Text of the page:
What about free wifi? That's the real issue. I used to live in an apartment building, and all my neighbors sprung for a business-grade internet connection, and we set it up on wifi and went nuts while all the other poor bastards in the building were stuck with the crap cable connection.

If we'd been banned, we'd have just switched the cable to someone elses name. What are they going to do? Search my house weekly to make sure I don't have a wireless card?

Completely pointless.

Re:Sounds good (5, Insightful)

Anonymous Coward | more than 6 years ago | (#23382406)

When is the last time you looked up something in a "phone book" made of paper?
When was the last time you searched for a specific product located in your neighborhood online and got results like 'Buy here!' Where here is a town 3 states away.

An outdated view of technology (4, Insightful)

StreetStealth (980200) | more than 6 years ago | (#23382592)

Proposed legislation like this is based on an out-of-date mindset that internet access is some sort of above-and-beyond privilege to be closely regulated.

To people who have worked in the paper-laden chambers of legislative bodies for many years and have their assistants print out their e-mails for them to read, perhaps it still looks this way to them. But it is not.

Enough daily tasks, both personal and public, now require access to the internet such that I think it's time for internet access to be considered a civil right, to be suspended only for those genuinely too dangerous to remain at large.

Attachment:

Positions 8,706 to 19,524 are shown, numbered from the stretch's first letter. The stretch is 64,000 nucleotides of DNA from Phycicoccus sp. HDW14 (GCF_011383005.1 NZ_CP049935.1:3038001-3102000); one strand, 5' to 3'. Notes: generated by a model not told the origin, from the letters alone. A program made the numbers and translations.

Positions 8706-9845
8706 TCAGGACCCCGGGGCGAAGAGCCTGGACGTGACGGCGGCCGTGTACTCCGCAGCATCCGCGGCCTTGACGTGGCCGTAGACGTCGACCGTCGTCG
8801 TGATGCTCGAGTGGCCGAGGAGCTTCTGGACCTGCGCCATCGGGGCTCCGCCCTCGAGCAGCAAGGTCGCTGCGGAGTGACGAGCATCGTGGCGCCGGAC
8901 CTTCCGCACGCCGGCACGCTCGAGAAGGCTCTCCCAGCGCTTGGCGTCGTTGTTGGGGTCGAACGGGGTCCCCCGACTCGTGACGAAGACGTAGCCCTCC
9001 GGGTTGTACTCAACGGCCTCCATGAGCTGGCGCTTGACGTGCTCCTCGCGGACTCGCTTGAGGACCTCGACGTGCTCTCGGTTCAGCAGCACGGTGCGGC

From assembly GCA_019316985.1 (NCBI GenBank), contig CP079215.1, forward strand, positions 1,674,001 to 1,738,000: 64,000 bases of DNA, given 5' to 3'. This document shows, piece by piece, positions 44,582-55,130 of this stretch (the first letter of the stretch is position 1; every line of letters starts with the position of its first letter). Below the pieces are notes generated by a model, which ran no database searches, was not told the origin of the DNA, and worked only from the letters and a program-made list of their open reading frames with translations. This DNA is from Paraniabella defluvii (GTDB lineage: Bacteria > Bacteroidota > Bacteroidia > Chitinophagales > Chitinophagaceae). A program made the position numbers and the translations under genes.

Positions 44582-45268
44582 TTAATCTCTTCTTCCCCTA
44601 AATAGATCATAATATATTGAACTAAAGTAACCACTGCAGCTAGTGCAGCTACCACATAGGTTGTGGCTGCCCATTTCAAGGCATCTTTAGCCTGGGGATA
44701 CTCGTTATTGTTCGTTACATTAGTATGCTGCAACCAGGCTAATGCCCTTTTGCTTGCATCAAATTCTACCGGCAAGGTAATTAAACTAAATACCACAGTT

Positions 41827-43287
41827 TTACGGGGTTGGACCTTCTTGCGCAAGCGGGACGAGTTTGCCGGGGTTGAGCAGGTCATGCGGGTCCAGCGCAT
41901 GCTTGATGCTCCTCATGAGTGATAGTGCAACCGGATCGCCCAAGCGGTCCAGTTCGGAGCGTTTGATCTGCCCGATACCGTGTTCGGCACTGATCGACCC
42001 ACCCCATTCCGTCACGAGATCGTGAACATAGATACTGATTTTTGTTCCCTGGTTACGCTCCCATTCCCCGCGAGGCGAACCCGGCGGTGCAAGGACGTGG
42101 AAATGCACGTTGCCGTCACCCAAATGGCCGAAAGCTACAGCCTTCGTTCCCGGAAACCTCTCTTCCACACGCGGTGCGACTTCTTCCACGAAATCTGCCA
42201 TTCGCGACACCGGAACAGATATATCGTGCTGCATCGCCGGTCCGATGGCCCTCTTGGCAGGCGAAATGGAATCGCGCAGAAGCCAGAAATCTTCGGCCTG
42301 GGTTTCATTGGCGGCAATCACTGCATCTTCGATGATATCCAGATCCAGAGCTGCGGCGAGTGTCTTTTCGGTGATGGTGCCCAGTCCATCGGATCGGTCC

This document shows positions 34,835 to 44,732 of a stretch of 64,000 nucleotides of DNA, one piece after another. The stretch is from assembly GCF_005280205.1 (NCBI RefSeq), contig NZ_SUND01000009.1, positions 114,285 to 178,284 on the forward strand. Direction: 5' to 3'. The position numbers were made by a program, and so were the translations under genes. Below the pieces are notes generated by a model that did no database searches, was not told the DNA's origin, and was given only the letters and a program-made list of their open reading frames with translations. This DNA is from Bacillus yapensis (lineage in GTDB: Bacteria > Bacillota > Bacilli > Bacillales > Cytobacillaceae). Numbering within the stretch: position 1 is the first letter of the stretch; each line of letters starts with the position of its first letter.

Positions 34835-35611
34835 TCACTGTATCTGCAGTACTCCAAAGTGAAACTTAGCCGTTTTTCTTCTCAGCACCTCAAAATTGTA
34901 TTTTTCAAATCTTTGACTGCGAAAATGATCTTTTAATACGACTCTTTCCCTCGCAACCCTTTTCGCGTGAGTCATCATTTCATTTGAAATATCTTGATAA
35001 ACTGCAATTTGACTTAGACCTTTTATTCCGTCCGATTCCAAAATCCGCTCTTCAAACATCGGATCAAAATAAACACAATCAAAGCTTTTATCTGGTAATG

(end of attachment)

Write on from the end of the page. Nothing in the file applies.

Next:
Denying internet access isn't like a sentence of probation anymore; it's more akin to house arrest and should only be applied when the punishment fits the crime.

In Soviet Canada (-1, Offtopic)

Anonymous Coward | more than 6 years ago | (#23381806)

Internet Strikes You!

Soviet Canada? - Hardly (-1, Offtopic)

Anonymous Coward | more than 6 years ago | (#23382058)

As a Canadian I feel I must inform you that, given the current pathetic excuse for a federal government, that should read "In Fascist Canada", run by shills for big business and foreign superpowers.

DUh! (-1, Offtopic)

Anonymous Coward | more than 6 years ago | (#23381816)

No wonder I can make a First Post!

We are all camels (-1, Offtopic)

ShieldW0lf (601553) | more than 6 years ago | (#23381822)

It's raining straws...

banned from the internet?! (0, Funny)

Anonymous Coward | more than 6 years ago | (#23381826)

I mean, whats that all aboot, eh?

Recipricol Three Strikes (5, Insightful)

Archangel Michael (180766) | more than 6 years ago | (#23381844)

I'd suggest that this law not be so one sided.

How about a three strikes provision against the *IAA (or equivalent) as well. This way, if they accuse falsely three times, they get tossed. Seems only fair to me. :-D

Re:Recipricol Three Strikes (-1, Flamebait)

Anonymous Coward | more than 6 years ago | (#23382084)

when you get in a position to actually suggest this in the formal forum that it needs to be suggested in than you let us know. until than may i suggest that you and your supporters not steal music so that it's not an issue.

everyone here wants to talk the talk but there isn't a single one of you who's going to do something about it.

Re:Recipricol Three Strikes (0)

Anonymous Coward | more than 6 years ago | (#23382552)

you and your supporters not steal music so that it's not an issue.